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Page for My AP Human Geography Course
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Rescooped by Dean Haakenson from Geography Education

First photographs emerge of new Pacific island off Tonga

First photographs emerge of new Pacific island off Tonga | Haak's APHG | Scoop.it

The first photographs have emerged of a newly formed volcanic island in the Pacific Ocean after three men climbed to the peak of the land mass off the coast of Tonga. Experts believe a volcano exploded underwater and then expanded until an island formed. The island is expected to erode back into the ocean in a matter of months.

Via Seth Dixon
Lora Tortolani's curator insight, May 4, 10:52 PM

A mile long volcanic island has formed in the Pacific Ocean that is now safe enough to walk on.  The island started growing a month ago and it is thought that an underwater explosion happened in order to form this island.  The island won't have a name until scientists figure out how long the island will survive.  It is pretty amazing that land masses form from out of nowhere and allow us the chance to study them and learn more about the Earth.

Louis Mazza's curator insight, May 6, 10:17 AM

A new one mile island of the coast of Tonga in Oceania west coast of Australia. A volcano exploded underwater, turning lava in rock and pushing through the surface of the ocean to expose a new island. Three men have scaled the peak of the mountain to date. The men say the surface was still hot and the green lake in the crater smelt strongly of sulfur.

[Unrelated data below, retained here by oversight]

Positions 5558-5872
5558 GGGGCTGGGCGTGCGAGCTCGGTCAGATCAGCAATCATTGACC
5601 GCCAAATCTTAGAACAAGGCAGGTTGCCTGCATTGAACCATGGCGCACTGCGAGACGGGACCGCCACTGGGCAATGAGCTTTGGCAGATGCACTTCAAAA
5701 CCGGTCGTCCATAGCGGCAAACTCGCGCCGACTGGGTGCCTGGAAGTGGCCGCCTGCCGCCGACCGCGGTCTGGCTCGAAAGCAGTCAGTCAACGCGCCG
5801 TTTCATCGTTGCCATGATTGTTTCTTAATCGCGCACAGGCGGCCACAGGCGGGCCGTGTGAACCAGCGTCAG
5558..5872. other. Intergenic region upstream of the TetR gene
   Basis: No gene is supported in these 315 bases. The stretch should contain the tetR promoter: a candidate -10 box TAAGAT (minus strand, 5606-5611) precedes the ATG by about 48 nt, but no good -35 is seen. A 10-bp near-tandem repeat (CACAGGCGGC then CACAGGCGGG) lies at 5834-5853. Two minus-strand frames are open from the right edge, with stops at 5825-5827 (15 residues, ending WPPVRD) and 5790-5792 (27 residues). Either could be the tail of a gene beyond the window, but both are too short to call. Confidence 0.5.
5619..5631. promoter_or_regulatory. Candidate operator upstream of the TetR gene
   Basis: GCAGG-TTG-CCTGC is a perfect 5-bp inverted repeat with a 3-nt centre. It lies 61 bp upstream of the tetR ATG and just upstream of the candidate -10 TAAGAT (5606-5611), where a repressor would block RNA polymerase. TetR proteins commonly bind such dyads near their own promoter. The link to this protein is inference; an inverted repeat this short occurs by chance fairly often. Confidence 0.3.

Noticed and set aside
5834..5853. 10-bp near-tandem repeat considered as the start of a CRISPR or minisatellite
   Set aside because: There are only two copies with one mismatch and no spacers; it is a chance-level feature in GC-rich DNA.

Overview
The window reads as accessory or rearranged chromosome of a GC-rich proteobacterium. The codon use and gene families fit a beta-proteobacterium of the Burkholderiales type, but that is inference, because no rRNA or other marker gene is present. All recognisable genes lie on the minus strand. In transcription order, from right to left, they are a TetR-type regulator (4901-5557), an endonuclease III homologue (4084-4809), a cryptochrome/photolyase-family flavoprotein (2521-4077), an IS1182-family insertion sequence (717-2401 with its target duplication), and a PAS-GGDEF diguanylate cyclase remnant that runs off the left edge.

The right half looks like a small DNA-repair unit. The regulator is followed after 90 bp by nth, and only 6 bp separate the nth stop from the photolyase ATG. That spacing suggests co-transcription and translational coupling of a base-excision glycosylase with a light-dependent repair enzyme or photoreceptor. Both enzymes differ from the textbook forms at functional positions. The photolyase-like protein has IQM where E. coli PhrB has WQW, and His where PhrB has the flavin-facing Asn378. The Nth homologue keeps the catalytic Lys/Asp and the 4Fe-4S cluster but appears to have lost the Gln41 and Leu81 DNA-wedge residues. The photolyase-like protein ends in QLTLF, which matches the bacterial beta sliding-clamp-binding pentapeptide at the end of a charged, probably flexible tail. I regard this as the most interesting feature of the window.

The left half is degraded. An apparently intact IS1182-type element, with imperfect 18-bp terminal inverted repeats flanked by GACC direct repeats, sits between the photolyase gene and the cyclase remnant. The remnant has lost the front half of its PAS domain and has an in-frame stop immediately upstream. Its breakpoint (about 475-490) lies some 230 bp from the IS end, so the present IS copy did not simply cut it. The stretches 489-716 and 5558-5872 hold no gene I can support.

This is great example of geography constantly undergoing changes and new looks and features. Officials say that this island will be eroded away within the next month so they will not even name it I wonder how many islands like this has happened to, or if inhabitants went to live there then the next day there home is underwater. This is another great example of plate tectonic and active under sea forces that we do not see with our eyes, and what most people do not think of on a daily basis, but is working on a daily basis, constantly changing geography and our world. 

Felix Ramos Jr.'s curator insight, May 7, 9:34 PM

I just find this fascinating.  History is excellent to study but so is the watching history in the making.  This volcanic island formation off the coast of Tonga is a modern day phenomenon which will one day be history.  Some people predict it will erode back into the water but some others think it will be able to last longer.  Either way stuff like this is pretty cool to watch and study while it is happening before your very own eyes.

Rescooped by Dean Haakenson from Geography Education

The Science of Earthquakes

The Science of Earthquakes | Haak's APHG | Scoop.it
From fault types to the Ring of Fire to hydraulic fracking, the Earthquakes infographic by Weather Underground helps us understand the complexities of what shakes the ground.


Tags: disasters, geomorphology, physical, infographic.

Via Seth Dixon
Mr. Twining's curator insight, November 25, 2014 3:58 PM

Infographic for teaching about the science behind earthquakes.

Lorraine Chaffer's curator insight, June 1, 2:14 AM

Australian Curriculum

The causes, impacts and responses to a geomorphological hazard (ACHGK053)

GeoWorld 8

Chapter 4: Hazards: causes, impacts and responses